Considering how you pretty much need 1,000+ node modules just to run most framework hello worlds, yeah this is terrifying. But it's a well known problem, too, that no one seems to want to do anything about and with npm being a business that wants / needs people to download modules through them, I don't see this changing any time soon.

Maybe Deno can help give a new, security focused life into JavaScript development.


Buggy code is a top indicator that something on a deeper level is wrong. Assuming that the people who wrote the code were not in a total rush and quite smart, how could they write buggy code if the code base was healthy and robust? Especially on a project that is unit-tested and linted, without checking I assume everything on ESLint is...

How can the exploiter write buggy code? By... writing buggy code?

From what I gather, they wrote some code that downloads a script, which might (or not) get downloaded in chunks. But their code only executes the first chunk. So if the whole script is not in the first chunk, you get a syntax error because it is incomplete.

That exploited code was not in Github, it was added to the ESLint code the exploiter had, which he then published to npm using stolen credentials, bypassing the normal CI process. How would unit tests and linting help with that?


ESLint maintainer responds here: https://github.com/eslint/eslint-scope/issues/39#issuecommen...

> One of our maintainers did observe that a new npm token was generated overnight (said maintainer was asleep). We think that token was likely used but are awaiting confirmation from npm. This maintainer has changed password, enabled 2FA, and generated new tokens.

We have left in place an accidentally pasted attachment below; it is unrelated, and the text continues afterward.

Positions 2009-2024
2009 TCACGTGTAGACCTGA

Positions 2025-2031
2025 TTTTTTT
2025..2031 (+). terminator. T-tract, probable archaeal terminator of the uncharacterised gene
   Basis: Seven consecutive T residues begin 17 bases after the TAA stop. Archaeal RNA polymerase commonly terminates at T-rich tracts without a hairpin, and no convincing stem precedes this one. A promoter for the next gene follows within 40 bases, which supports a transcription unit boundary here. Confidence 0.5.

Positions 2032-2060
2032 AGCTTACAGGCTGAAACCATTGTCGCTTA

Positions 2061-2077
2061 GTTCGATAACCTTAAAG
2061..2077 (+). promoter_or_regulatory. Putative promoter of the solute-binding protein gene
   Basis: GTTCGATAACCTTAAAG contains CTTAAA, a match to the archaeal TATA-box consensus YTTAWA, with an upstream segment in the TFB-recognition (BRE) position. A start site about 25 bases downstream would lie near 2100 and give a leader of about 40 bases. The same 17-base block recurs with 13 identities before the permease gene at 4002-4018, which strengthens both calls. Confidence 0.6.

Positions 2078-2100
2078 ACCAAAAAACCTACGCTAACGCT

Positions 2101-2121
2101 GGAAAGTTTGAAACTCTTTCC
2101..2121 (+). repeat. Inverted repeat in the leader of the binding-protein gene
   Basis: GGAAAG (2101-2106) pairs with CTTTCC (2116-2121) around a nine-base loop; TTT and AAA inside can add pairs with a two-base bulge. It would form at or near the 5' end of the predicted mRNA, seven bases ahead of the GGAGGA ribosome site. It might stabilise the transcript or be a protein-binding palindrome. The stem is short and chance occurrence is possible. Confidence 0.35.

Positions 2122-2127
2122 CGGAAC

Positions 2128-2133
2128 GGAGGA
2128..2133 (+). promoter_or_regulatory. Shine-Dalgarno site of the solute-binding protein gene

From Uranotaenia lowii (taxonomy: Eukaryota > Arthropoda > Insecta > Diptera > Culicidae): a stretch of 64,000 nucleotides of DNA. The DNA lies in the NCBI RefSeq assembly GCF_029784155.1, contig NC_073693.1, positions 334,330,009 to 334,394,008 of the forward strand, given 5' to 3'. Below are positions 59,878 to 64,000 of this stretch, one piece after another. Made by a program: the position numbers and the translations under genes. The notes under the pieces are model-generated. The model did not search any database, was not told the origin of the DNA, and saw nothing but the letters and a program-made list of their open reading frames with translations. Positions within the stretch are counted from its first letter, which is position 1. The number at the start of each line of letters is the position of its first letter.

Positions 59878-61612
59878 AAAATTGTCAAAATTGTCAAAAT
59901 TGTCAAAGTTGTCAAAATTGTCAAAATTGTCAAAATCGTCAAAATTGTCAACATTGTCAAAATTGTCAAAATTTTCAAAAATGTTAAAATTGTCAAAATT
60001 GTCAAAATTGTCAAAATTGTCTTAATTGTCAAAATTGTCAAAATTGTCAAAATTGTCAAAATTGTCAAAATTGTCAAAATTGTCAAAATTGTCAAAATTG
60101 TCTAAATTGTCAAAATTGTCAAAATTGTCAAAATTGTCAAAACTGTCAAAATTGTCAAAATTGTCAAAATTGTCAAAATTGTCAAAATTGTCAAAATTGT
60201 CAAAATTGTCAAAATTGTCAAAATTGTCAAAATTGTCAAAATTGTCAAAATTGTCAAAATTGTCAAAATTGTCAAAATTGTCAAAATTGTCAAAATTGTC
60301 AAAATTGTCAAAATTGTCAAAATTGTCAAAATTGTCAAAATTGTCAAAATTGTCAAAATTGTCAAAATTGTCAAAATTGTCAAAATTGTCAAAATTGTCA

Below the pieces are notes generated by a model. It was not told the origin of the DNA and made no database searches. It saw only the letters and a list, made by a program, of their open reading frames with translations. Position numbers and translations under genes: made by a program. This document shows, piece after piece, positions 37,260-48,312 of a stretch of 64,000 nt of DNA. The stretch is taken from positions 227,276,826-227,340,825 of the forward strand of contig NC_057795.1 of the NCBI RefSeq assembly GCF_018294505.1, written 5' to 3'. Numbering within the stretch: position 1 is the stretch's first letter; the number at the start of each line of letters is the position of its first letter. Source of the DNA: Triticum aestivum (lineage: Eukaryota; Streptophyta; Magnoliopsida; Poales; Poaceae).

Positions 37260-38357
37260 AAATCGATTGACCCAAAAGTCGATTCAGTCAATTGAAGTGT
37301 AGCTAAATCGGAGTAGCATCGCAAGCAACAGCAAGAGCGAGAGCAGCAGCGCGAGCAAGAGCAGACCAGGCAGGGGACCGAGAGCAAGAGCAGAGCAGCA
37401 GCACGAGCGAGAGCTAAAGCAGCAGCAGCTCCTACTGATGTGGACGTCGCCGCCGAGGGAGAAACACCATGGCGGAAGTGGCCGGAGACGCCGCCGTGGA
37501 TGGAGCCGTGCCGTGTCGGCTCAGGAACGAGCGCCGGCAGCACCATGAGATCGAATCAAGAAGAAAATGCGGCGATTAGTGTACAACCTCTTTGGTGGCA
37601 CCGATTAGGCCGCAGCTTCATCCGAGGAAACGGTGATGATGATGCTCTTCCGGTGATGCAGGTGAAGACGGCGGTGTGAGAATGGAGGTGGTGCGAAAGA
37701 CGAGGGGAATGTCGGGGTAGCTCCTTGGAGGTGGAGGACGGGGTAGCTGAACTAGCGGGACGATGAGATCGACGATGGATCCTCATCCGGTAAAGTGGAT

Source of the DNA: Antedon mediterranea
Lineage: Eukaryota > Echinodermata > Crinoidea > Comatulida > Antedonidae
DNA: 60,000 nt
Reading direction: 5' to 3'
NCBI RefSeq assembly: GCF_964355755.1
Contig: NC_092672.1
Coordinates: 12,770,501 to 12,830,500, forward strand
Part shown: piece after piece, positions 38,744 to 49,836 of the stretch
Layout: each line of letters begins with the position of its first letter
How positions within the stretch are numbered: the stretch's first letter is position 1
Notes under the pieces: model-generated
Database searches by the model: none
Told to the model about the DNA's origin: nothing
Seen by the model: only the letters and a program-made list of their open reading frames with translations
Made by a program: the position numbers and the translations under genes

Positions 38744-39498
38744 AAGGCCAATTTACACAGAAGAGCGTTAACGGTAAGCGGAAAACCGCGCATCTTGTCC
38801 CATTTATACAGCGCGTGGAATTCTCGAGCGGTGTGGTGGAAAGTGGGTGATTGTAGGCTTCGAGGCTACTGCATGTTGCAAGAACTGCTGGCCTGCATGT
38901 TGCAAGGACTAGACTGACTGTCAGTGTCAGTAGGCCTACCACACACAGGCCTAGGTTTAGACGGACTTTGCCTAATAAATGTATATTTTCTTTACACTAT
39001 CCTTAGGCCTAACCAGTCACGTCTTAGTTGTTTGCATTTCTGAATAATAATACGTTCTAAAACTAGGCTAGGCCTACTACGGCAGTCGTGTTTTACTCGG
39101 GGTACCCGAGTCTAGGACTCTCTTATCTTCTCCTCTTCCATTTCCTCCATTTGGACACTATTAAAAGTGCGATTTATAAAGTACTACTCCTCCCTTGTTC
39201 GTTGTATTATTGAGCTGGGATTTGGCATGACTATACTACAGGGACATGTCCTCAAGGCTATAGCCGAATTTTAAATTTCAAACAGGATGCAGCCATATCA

> enabled 2FA

This should serve as a reminder to all FLOSS maintainers/contributors that 2FA should be enabled on whichever services (relevant to your project and elsewhere) support it.

UPDATE:

rubygems.org does have support for 2FA, it just isn't advertised yet. See this comment for instructions on how to enable it for your account: https://github.com/rubygems/rubygems.org/issues/1252#issueco...


Given that it's making calls to histats.com and statcounter.com, I wouldn't be surprised if this is someone trying to make a point. Let's hope so, at least :) I would be interested in a blog post detailing how many credentials they were able to obtain, how many people they managed to infect and how many packages they could potentially compromise.

If npm (and I'm guessing they will) have to invalidate all publish tokens for all users, that is going to be painful.

Edit: I should point out that this is just speculating - there are definitely still ways this could be abused, so don't assume you're safe.


They are linked as HTTP referrer, so they can get the tokens out of the stats page later on.

It's using a popular and well known domain to evade detection.


That's true, but doesn't it also place their fate in the hands of the owners of StatCounter and HiStats?

(Of course I am just speculating - there's definitely still ways this could be abused. I'll update my comment.)


Doesn't matter. Google Analytics was used to steal ethereum seeds too (as the 'referer' also I believe). Its common to use analytics as exfiltration services -- the traffic is not as suspicious and usually https.

Critically, it also doesn't leave a trail by running a server anywhere.

There's always a trail. What IP and email were used to register the accounts for the stat tracking sites? What IP was used to register the email account? What are all the IPs that ever logged into those accounts? If the email or account registration or login IPs are VPNs, what IP was behind that VPN (if the provider keeps that information)?

A server doesn't necessarily leave any more of a trail if you purchase one with a good VPN, throwaway email, and some kind of cryptocurrency.